Opening 1 Jul 2021
In this evocative, elegiac documentary German director Pepe Danquart, with cameraman Thomas Eirich-Schneider, retraces Pier Paolo Pasolini’s 3000-kilometer coastline 1959 journey. On assignment for the magazine Successo, Pasolini drove from Ventimiglia, bordering France in northeast Italy, to Trieste in the northwest. Danquart, also driving a Fiat Millecento during the seven-week odyssey, homage to Pasolini includes archival footage while Voiceover relates notes from Pasolini’s journal.
In Genoa, Pasolini is unknown to 51-year-old harbor worker Luca; in Palermo, Sicily, where days start at 05:00, a tailor compares Paris with his peace and quiet now. Enroute fishermen lament their dwindling catches/numbers; Liberian refugees talk about disillusionments; “it’s a passing-through life,” says a sheepherder; Italians complain about tourist-dependency, how “there’s always a crisis but today it’s really bad,” and if work was available the young would stay. Only in a limestone village do elderly, card-playing men enthuse about Pasolini saying, “He was a great film director.” In beautiful Venice, most jarring visually is monstrous cruise ships and masses of disgorged cruisers – “they’re parasites” (the economy needs).
The cleverly intelligent Italian film director Pier Paolo Pasolini’s (1922 – 1975) proliferate credits included journalist, playwright, and novelist with often-controversial political reckonings. Best known abroad through his films, Pasolini depicted picaresque neorealism: Accattone (1961) scrutinizing a pimp’s life; Mamma Roma (1962) about a prostitute (Anna Magnani) and son; Teorema (1968) sexual allegorical study of bourgeois family with Terrance Stamp, and Salò (The 120 Days of Sodom, 1975) sadistic violence based on Marquis de Sade’s eponymous book. His films regularly affronted civic morality standards re sexual behavior, although conversely his unflinching candor had an effect on Italian awareness; Pasolini’s work is still deemed exceedingly contentious.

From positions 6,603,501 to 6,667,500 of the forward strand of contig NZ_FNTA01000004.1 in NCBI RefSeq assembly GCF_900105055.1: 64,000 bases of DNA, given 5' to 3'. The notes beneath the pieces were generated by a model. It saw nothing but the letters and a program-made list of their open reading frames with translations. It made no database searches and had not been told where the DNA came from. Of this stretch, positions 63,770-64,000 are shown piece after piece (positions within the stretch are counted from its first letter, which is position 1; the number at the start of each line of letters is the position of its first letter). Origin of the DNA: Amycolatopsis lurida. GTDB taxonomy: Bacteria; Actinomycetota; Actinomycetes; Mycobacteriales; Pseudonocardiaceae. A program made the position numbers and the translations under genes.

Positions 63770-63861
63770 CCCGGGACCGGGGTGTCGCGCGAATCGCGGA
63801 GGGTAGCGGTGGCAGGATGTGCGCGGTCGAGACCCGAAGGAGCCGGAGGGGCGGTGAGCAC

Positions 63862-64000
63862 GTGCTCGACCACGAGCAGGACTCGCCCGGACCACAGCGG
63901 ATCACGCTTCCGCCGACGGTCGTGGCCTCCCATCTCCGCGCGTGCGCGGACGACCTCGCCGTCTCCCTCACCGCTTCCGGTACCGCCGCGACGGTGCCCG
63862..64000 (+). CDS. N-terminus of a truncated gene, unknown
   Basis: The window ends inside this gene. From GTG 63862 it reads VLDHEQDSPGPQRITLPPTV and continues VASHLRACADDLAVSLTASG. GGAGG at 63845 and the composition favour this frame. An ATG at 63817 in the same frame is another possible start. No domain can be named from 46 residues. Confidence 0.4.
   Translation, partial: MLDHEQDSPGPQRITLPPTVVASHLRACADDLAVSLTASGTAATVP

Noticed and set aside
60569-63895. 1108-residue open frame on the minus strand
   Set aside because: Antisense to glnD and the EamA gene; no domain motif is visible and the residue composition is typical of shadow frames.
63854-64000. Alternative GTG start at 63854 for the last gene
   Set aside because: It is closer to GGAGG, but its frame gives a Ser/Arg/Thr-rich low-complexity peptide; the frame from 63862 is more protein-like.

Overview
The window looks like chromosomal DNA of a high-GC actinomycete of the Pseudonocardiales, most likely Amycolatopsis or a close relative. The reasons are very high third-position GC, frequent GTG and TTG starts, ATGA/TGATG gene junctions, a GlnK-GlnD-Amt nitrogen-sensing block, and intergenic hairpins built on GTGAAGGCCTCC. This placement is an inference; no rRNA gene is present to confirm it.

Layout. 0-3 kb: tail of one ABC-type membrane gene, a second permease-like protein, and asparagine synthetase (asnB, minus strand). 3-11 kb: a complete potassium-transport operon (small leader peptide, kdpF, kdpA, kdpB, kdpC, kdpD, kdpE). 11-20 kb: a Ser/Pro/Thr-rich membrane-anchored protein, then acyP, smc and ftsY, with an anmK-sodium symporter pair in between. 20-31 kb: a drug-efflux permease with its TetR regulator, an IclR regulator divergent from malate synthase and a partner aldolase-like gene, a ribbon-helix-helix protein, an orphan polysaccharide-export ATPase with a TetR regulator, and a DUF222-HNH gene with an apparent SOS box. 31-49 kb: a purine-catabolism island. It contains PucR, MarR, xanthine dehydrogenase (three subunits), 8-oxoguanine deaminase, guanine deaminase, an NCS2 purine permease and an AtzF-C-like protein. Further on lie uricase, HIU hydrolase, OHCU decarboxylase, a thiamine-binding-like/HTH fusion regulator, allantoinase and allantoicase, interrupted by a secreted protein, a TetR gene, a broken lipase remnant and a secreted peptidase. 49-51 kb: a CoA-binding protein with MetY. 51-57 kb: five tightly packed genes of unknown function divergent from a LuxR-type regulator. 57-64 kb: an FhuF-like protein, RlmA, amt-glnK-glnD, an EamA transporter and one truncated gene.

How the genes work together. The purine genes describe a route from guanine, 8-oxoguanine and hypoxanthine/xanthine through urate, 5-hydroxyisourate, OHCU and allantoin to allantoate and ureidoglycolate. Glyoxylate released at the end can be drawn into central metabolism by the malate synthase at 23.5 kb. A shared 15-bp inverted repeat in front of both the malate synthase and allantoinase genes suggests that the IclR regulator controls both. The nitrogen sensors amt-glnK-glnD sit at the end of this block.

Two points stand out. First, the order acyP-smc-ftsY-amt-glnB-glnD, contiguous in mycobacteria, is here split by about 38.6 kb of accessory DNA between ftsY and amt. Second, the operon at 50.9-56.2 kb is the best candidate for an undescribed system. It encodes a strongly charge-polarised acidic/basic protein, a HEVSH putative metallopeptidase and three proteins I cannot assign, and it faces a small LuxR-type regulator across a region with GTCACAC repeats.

Danquart’s documentary correlates with Pasolini’s concern for pre-industrial culture’s vanishing, to be replaced by consumptively driven societal demands that often go against nature. Nonetheless, Vor mir der Süden’s meandering length (Andrew Bird edits) about someone many Italians no longer remember (Pasolini was murdered 45-years ago) requires patience. Perhaps a shorter, more consequential road trip could have better captured Passolini’s legacy. (Marinell Haegelin)